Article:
The motion was passed that the following resolutions of the Council be printed in the Princetonian issue of October 16th:
(1) That all undergraduates shall not enter any moving picture theatre in Princeton.
(2) That all undergraduates shall stay within the University limits, avoiding Witherspoon street and other congested districts unless there is an urgent need to the contrary.
(3) That all undergraduates eat only at the Clubs or the University Dining Halls.
(4) That all undergraduates refrain from leaving town and thereby exposing themselves and the rest of the student body to unnecessary danger.
On October 14, 1916, Princeton University president John Grier Hibben asked the Senior Council to adopt the resolution quoted above. He had already taken the unprecedented step of delaying the start of classes from the usual mid-September until October 10. The faculty had decided, in light of the shortened academic year, to reduce the length of the usual breaks students would otherwise have received.
The reason for these radical steps and unusual restraints upon the student population was the most serious epidemic of “infantile paralysis” (polio) anyone had ever seen, with unprecedented scope and severity. It began in New York City in May. By August the spread had reached New Jersey, as well as Connecticut, Pennsylvania, and upstate New York, and was still radiating further into other parts of North America. An estimated 23,000 cases of polio hit the Mid-Atlantic and New England states before it ended, with a fatality rate of roughly 25%, the highest ever recorded. Polio was typically a summer illness; cooler weather was predicted to bring an end to its spread, as the Princeton Alumni Weekly explained to its readers. As such, Hibben hoped that a delayed start date would cushion Princeton against the epidemic.
Polio is a highly contagious viral disease that can cause inflammation of the spinal cord and, in some cases, of the brain stem and/or motor cortex. It enters the body through the mouth (hence the warning to only eat on campus) and moves from the gastrointestinal tract to the tonsils and lymph nodes, from which it moves to the bloodstream, enabling it to infect the entire body. When it infects nerve fiber pathways, it destroys the cells, leading to muscle weakness and paralysis, and sometimes death.
For the most part, the steps Hibben took may well have prevented Princeton from experiencing a more serious impact than the University ultimately did, yet they did not fully divert its effect. Five days after the late start of classes, a 17-year-old freshman who had entered that week as part of the class of 1920, Eric Brünnow, died of polio. This was the only case of polio among student body and among the families of faculty and staff. Although the infirmary’s physicians traced the point of infection to Brünnow’s travels that summer (including a trip to New York), rather than having been contracted locally, the campus naturally felt a strong sense of alarm. The Senior Council’s resolution, essentially asking that the students voluntarily quarantine themselves within the campus, was passed on the same day as Brünnow’s diagnosis. The PAW also attributed a drop in freshman enrollment, which was down 14% from the previous year, to widespread concerns about the polio epidemic.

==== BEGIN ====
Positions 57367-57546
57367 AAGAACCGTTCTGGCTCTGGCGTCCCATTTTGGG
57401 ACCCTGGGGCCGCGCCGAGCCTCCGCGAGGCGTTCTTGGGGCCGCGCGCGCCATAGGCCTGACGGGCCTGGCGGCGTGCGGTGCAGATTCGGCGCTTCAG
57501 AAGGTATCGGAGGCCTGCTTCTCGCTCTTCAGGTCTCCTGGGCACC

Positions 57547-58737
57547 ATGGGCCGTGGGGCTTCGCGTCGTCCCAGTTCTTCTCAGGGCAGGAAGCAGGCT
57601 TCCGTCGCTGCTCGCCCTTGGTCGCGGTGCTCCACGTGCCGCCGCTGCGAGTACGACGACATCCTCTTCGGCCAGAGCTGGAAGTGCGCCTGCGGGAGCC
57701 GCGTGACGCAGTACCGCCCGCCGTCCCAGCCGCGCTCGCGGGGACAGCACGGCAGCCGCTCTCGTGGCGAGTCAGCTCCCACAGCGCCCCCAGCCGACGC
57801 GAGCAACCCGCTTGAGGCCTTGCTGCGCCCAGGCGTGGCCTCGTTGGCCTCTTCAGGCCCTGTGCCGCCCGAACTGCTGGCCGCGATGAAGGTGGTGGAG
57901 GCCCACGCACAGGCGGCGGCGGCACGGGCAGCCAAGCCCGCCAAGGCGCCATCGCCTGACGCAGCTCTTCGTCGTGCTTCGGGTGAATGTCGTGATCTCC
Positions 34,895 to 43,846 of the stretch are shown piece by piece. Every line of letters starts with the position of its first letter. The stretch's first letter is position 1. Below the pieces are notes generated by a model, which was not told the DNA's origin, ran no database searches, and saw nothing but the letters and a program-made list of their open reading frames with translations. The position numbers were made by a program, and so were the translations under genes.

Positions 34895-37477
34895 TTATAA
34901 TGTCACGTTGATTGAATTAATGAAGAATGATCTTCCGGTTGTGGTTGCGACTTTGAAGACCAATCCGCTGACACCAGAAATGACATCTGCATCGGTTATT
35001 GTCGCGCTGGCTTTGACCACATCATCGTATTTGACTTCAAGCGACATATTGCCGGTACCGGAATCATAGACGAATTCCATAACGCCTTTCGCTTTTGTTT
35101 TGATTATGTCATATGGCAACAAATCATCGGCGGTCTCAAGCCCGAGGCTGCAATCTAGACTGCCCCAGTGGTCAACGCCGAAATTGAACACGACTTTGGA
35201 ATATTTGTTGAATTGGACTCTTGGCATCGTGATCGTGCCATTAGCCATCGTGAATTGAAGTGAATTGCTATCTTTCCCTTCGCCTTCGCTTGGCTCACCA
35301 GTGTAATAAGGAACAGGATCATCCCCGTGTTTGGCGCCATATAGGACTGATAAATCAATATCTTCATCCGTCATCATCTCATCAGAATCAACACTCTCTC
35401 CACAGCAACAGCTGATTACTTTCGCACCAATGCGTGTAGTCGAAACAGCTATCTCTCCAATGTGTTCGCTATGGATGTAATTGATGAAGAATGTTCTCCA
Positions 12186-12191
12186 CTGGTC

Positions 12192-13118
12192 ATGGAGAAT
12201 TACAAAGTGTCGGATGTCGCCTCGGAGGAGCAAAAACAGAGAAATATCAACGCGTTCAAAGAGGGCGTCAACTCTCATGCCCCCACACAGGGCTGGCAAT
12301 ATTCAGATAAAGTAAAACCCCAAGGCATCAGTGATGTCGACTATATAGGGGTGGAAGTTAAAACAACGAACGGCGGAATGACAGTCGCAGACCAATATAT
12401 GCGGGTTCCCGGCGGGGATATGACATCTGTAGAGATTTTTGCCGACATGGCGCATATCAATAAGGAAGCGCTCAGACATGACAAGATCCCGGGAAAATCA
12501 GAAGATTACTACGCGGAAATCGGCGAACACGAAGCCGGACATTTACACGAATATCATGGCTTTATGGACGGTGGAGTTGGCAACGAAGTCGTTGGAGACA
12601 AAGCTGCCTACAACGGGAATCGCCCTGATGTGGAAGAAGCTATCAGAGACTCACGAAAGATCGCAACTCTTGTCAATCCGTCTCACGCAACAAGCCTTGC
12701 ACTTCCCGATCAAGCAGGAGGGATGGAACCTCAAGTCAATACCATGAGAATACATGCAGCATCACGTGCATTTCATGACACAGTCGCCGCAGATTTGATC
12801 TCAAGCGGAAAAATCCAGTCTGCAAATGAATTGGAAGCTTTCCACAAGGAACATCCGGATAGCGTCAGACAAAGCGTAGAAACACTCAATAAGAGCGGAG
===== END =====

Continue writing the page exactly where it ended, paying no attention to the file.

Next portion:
These measures were the best Princeton could manage until the announcement of Jonas Salk’s polio vaccine in 1955. Although the disease has been eradicated in the Americas through widespread vaccination efforts, it is still infecting many people in parts of Africa and the Middle East. To date, there is no cure.
Hibben, John Grier. “Report of the President for the Year Ending December 31, 1916,” in Princeton University Annual Reports. Princeton: Princeton University Press, 1917.
“Infantile Paralysis Gaining in Trenton.” The Daily Princetonian October 13, 1916.
McClenahan, Howard. “Report of the Dean of the College to the Committee on Morals and Physical Education: October 26, 1916.” In Board of Trustees Records, Vol. 14.
“Member of 1920 Victim of Infantile Paralysis.” The Daily Princetonian October 16, 1916.
Minutes, 1917. Senior Council Records, Box 2.
Princeton Alumni Weekly 17, nos. 1-3 (October 4-18, 1916).
“Princeton to Open Late: Because of Epidemic University Will Be Closed Till Oct. 10.” New York Times August 19, 1916: 10.
Rogers, Naomi. Dirt and Disease: Polio Before FDR. New Brunswick, New Jersey: Rutgers University Press, 1992.
Wyatt, H.V. “The 1916 New York City Epidemic of Poliomyelitis: Where Did the Virus Come From?” The Open Vaccine Journal 4 (2011): 13-17.